Considering A Dram Shop Case Against The Republic of Texas Sports Bar? Here's What You Need To Know
My firm has handled more liquor liability (dram shop) cases than anyone else in Texas. With over 30 years of practice behind me, I can attest to just how many bars regularly fail to adhere to alcohol service laws, particularly when it comes to their obligation to refuse service to patrons who are already drunk. While the public might see or hear about a drunk driving accident from time to time, it is much less common for it to hear about the role that irresponsible bars play in those accidents. In order to increase people's awareness of this problem, I dedicate a portion of my time to researching the Texas Alcoholic Beverage Commission's complaint database and reporting my findings here on my website. If you think you may have a dram shop (liquor liability) claim and have questions about how to proceed, please call me at (855) 326-0000.
The Republic of Texas Sports Bar is located in Levelland, Texas. In recent years, it has attracted the attention of the TABC due to allegations of liquor law violations. Between 2016 and 2020, authorities conducted no fewer than five investigations into the bar's alcohol service practices.
In my experience, it's uncommon for a bar without a history of run-ins with the TABC to end up on the hook for contributing to a wrongful death or injury. Virtually every bar I have ever sued was already on the authorities' radar. That's why I pay close attention to bars with several recent complaints against them. The more investigations a bar has had, the greater my concern is that it could one day contribute to an accident.
Note: Investigations are not proof of wrongdoing. However, if authorities investigate and fail to find evidence of a violation, it doesn't necessarily mean an establishment is innocent, either. The purpose of this article is simply to relay publicly-available information about incidents where the TABC has investigated The Republic of Texas Sports Bar for possible criminal or administrative violations.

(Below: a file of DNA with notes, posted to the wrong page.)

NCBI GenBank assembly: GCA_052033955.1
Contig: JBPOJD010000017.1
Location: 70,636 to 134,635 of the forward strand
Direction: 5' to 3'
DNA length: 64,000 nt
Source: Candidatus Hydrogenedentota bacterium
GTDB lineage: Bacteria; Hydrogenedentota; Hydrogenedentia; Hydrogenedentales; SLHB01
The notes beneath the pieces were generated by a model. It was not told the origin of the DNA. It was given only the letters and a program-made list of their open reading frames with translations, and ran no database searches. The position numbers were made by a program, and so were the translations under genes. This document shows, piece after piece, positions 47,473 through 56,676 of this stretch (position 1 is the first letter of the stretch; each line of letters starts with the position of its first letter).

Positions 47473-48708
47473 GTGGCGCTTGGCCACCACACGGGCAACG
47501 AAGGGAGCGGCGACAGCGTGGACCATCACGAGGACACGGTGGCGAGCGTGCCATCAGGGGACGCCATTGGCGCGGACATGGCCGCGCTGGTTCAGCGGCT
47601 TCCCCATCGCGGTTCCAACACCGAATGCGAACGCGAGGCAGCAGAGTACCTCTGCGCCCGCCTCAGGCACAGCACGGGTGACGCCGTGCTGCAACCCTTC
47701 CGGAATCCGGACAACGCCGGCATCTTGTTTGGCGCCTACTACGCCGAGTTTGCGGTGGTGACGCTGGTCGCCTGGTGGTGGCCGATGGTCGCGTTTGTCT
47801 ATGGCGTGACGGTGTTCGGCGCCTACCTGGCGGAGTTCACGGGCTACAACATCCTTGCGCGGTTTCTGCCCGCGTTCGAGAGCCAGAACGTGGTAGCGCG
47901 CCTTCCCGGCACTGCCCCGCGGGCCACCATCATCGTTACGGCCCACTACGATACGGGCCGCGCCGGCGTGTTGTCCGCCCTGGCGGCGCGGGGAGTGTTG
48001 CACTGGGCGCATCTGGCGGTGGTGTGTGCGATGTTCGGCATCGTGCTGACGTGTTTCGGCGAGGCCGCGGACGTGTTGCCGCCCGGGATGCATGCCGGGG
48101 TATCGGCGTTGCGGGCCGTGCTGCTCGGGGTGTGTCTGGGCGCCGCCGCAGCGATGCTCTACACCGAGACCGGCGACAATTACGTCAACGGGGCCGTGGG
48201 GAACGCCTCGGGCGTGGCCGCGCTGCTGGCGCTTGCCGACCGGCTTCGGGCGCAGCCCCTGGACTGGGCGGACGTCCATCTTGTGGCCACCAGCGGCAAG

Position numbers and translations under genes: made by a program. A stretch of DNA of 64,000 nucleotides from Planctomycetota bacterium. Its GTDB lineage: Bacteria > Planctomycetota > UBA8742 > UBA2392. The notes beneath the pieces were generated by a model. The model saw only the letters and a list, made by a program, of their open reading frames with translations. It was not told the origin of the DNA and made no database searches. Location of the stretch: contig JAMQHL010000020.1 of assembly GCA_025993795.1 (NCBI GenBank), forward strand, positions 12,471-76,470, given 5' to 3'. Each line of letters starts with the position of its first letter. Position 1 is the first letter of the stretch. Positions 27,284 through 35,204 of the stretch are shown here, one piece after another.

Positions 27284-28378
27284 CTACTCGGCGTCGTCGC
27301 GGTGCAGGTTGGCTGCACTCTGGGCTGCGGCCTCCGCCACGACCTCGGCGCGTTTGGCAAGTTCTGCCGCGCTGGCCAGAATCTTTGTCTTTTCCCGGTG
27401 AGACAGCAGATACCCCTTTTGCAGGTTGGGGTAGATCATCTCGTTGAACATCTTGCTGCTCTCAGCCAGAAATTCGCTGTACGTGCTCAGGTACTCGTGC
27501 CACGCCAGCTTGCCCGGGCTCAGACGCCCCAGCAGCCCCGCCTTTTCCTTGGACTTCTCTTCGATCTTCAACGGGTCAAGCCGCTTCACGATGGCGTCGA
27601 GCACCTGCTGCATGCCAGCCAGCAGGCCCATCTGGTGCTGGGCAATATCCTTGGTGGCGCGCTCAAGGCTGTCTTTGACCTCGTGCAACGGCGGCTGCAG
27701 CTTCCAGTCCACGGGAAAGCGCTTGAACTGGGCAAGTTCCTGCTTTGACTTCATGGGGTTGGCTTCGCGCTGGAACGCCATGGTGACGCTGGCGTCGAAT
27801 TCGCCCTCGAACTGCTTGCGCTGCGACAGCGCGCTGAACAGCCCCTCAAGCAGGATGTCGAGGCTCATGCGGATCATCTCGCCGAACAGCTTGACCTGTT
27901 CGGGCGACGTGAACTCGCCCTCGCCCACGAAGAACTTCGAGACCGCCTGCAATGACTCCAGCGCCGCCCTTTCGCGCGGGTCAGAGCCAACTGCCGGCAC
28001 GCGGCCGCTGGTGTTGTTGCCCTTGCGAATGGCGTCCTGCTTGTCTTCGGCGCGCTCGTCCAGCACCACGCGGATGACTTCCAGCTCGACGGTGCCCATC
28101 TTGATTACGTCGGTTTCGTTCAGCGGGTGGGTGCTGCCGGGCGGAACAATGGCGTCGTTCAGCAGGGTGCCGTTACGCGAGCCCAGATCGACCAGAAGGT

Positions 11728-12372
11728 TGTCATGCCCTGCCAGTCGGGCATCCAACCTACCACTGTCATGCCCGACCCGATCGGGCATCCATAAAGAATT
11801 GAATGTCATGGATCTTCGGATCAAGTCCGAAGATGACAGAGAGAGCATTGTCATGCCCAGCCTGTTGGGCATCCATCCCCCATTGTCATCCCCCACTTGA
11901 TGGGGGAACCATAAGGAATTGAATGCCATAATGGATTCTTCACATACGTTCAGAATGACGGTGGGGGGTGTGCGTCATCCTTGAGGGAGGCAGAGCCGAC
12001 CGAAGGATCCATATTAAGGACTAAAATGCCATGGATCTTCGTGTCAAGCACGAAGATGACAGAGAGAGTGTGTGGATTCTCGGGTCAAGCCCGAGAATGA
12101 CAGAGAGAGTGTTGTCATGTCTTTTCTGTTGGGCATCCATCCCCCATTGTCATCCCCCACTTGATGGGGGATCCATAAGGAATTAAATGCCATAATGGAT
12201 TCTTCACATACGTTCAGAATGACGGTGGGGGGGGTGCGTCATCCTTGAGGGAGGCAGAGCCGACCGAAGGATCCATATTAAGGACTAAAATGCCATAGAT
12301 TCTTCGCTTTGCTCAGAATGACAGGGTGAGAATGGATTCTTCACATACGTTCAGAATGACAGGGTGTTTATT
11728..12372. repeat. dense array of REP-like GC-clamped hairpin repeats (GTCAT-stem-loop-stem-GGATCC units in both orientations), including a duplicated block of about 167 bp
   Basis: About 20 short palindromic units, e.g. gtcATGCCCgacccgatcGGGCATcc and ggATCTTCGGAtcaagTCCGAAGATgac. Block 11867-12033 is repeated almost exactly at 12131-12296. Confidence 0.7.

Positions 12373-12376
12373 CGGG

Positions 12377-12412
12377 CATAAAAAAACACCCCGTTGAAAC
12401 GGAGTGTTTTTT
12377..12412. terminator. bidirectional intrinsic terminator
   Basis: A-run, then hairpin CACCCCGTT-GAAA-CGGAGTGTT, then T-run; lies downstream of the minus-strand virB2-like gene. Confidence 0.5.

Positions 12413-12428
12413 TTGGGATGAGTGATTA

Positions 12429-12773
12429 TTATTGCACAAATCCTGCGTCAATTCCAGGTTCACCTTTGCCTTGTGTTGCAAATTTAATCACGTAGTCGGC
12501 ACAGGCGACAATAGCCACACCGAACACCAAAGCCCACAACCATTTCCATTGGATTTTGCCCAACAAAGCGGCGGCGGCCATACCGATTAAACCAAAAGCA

TABC Investigations of The Republic of Texas Sports Bar Between 2016 and 2020
Levelland - 803 College Avenue
Law enforcement contacted the TABC on 02/25/2016, claiming that the bar sold alcohol to an intoxicated person and that a breach of the peace (typically a fight) occurred.
Upon investigation, authorities were able to confirm that the bar failed to report a breach of the peace, which authorities classified as an administrative violation. After handing down an unspecified penalty, the TABC closed the case on 03/25/2016.
A concerned citizen filed a complaint with the TABC on 07/13/2018, claiming that a breach of the peace occurred.
Authorities looked into the matter shortly thereafter. For most liquor law violations, the TABC requires either video footage of the incident or eyewitness testimony from one of its agents in order to take action. Having neither in this investigation, authorities decided to close the case on 08/28/2018.
A member of the Levelland community reached out to the TABC on 05/06/2019, claiming that the bar sold alcohol to an intoxicated person, that a breach of the peace occurred, and that staff sold drugs on the premises.
As mentioned in the previous investigation summary, the TABC relies heavily on video footage to back up most claims of wrongdoing. Since authorities had no such evidence in this investigation, they could not take any action, leading to their decision to close the case on 07/11/2019.
A second law enforcement complaint reached the TABC on 11/12/2019, alleging that the bar allowed staff to sell drugs on the premises and that a breach of the peace occurred.
Even when the source of a complaint is a police officer, the TABC still requires corroborating evidence before taking any action. Due to a lack of such evidence, investigators could not determine the veracity of the claim. As a result, they could not take any further action, leading to their decision to close the case on 01/07/2020.
The same day that the previous investigation ended, a third law enforcement complaint alleged that a breach of the peace occurred.
While the ensuing investigation was not able to prove the initial allegation, it was able to determine that the bar sold alcohol to an intoxicated patron, which authorities classified as both a criminal and administrative violation. After deciding not to hand down any punishment, the TABC closed the case on 03/10/2020.
Texas Law Says Accident Victims Can Sue Bad Bars
If you would like to learn more about Texas dram shop law (i.e. lawsuits against bars who play a role in injurious or fatal accidents), please visit our Texas Dram Shop Law Info Page.